To better-understand the barriers facing different types of women, the research uses Global Findex data to categorize women into four segments along the financial inclusion journey, with Segment 1 representing the most marginalized and Segment 4 representing included and active users of financial services. This map developed by GRID Impact shows the largest segment of women by country in Africa: while Segment 1 is the largest segment of women in Nigeria, and Segment 3 is the largest for Ethiopia, Kenya, Uganda, and Tanzania, the spread between segments differs significantly. Segment 3 in Kenya is the largest by a much greater margin than in Tanzania and Ethiopia. Further analysis, relying primarily on 2017 and 2021 Findex was used to determine which barriers are more or less relevant for specific segments in specific markets.  

 

Workshop: Learning from climate-smart financial solutions that work for women  

Across the globe, the impacts of climate shocks are intensifying existing gender gaps—in Africa, for example, women rely more on natural resources and climate-sensitive sectors for a living than men. These gender disparities leave women more vulnerable to climate change shocks, facing greater food scarcity, displacement, and an increasing number of off-farm responsibilities. These challenges in turn lead to greater risks of malnutrition, gender-based violence, and young women dropping out of school to help their mothers with the increased workload. 

Three FinEquity Africa Community members – FSD Africa, FSD Network and Village Enterprise – shared the work they are doing to support the development of innovative financial products and services, such as insurance and credit, that allow women to build resilience in the face of climate change and to mitigate and adapt to climate challenges. Village Enterprise talked about how they are helping women by creating productive livelihoods that are less vulnerable to shocks with an adapted graduation-style economic inclusion model that encourages the take-up of climate-smart agriculture technologies.  FSDA talked about the opportunity for financial service providers (FSPs) to leverage new, innovative gender bonds to support the roll-out of products that help women cope with climate shocks and stresses. FSD network spoke on the need for FSPs to encourage participation and leadership of women in product and service design.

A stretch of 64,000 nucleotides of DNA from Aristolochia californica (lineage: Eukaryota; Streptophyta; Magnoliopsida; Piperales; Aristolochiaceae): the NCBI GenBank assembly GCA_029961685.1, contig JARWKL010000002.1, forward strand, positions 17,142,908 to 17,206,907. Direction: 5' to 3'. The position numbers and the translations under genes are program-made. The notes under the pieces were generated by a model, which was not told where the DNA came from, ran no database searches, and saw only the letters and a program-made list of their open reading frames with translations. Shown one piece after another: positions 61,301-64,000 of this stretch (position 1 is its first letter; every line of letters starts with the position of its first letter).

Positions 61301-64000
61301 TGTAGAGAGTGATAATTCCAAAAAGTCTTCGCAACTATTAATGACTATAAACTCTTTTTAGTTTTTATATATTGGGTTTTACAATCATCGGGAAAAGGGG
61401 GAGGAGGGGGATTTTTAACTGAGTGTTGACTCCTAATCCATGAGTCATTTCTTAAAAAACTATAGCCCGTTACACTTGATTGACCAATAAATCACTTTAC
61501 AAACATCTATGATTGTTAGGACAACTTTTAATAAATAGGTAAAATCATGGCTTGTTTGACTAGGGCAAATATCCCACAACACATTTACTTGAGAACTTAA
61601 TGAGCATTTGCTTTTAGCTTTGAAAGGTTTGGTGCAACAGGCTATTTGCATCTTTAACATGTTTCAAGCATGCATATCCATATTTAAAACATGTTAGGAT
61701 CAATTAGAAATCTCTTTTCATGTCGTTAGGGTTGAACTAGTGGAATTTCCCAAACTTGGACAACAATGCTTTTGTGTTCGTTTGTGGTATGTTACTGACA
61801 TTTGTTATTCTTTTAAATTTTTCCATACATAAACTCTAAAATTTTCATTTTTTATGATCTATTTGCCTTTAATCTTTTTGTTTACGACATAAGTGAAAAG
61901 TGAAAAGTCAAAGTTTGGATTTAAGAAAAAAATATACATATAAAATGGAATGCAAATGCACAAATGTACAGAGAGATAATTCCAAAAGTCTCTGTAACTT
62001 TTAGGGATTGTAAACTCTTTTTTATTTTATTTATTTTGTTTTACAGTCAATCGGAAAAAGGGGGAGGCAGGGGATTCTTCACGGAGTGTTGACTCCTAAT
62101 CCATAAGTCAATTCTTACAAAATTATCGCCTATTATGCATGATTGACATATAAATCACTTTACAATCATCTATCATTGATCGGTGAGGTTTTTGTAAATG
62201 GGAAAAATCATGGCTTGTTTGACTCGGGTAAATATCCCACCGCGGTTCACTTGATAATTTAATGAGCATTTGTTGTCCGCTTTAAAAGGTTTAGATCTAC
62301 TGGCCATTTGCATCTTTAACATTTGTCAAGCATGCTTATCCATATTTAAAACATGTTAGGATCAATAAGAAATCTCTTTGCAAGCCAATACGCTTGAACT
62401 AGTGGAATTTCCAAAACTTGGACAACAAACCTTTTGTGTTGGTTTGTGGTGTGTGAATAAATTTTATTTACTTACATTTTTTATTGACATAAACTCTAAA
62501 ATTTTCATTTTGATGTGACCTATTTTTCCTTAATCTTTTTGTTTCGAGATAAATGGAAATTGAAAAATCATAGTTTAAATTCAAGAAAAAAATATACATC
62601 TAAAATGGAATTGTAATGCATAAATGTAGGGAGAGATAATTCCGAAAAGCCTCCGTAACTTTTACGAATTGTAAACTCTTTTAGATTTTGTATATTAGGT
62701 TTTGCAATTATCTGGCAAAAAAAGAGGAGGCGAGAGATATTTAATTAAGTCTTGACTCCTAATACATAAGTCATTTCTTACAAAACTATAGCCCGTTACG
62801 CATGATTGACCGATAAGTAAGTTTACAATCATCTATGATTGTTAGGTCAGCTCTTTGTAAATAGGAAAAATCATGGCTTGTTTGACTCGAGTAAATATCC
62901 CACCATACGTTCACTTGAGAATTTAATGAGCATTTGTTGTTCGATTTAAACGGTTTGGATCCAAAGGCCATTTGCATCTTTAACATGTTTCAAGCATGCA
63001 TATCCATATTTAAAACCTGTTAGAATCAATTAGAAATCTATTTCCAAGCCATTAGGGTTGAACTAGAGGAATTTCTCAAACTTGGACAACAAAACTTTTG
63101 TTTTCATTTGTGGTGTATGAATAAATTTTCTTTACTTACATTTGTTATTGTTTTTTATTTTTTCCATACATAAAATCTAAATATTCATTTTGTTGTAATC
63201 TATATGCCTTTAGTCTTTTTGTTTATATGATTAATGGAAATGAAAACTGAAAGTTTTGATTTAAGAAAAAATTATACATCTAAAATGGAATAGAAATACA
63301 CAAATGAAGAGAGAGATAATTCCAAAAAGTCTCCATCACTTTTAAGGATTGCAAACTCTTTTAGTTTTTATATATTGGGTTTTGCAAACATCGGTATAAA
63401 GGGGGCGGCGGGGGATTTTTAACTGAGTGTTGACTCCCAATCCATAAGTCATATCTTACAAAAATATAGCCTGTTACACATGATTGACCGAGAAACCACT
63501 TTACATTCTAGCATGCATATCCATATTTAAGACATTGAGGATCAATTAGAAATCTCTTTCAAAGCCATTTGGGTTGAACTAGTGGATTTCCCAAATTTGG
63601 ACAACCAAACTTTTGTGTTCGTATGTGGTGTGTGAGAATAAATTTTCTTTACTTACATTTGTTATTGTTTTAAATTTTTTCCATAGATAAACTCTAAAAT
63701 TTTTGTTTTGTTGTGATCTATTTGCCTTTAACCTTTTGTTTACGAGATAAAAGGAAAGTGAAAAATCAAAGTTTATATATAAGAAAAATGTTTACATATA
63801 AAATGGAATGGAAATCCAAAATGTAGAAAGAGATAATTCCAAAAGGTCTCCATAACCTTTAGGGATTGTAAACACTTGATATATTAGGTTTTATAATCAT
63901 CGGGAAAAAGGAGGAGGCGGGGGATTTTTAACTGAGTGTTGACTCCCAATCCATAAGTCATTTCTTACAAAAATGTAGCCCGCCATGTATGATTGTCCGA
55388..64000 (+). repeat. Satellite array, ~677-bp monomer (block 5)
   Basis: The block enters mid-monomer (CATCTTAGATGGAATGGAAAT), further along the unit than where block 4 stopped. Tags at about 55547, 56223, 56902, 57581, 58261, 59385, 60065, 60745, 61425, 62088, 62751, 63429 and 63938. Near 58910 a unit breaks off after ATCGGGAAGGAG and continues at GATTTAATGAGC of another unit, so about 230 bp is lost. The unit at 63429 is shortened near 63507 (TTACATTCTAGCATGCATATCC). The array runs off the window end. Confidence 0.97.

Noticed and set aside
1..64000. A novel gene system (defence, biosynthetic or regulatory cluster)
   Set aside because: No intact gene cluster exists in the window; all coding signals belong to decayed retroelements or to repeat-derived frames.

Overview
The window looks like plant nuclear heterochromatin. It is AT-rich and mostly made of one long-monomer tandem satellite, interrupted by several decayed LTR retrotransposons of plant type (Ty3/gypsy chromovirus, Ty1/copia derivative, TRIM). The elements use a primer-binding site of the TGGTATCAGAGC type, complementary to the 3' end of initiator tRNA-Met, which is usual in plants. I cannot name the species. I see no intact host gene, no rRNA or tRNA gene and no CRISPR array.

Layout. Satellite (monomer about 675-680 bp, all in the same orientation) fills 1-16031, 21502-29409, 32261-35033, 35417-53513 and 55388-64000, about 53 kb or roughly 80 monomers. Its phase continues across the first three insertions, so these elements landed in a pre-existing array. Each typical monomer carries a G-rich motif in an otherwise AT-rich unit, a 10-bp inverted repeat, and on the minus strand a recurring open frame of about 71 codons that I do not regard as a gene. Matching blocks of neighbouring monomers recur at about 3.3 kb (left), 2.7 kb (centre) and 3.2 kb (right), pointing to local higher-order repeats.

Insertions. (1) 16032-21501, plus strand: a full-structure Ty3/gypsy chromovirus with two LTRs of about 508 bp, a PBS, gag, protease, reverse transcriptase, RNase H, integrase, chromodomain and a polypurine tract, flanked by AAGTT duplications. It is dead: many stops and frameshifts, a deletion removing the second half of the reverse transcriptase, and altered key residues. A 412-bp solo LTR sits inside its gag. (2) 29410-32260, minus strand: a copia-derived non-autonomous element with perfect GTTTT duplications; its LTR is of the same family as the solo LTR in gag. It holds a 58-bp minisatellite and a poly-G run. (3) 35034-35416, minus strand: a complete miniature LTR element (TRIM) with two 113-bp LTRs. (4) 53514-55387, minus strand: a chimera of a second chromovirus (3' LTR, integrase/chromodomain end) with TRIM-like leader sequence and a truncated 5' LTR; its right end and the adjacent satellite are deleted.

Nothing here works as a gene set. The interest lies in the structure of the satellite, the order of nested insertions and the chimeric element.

Breakout: From compass to map – policy and women’s financial inclusion   
Four women discussing around two tables at a convention.

This session moderated by CGAP aimed to unpack the policy layers to women’s financial inclusion: from national strategies to central bank circulars. A multi-layered approach is required in the policy space to advance gender equality in financial inclusion and empower women entrepreneurs.  Panelists Brenda Mwanza, Assistant Director- Financial Sector Development, Bank of Zambia and Audrey Hove, Senior Policy Manager, Gender Inclusive Finance at the Alliance for Financial Inclusion shared experiences and perspectives on applying a gender lens at various levels of policy, regulation, and supervision, highlighting how their approaches intend to overcome contextual barriers. They agreed that in order to advance women’s economic empowerment through financial inclusion for women in Africa, policy and regulation need to evolve. As non-policymakers, most of the FinEquity Africa community of practice can support this work by (1) raising the profile of inequities, challenges, and places where reforms should be targeted through advocacy efforts, and (2) collecting data that supports the design of informed regulatory proposals.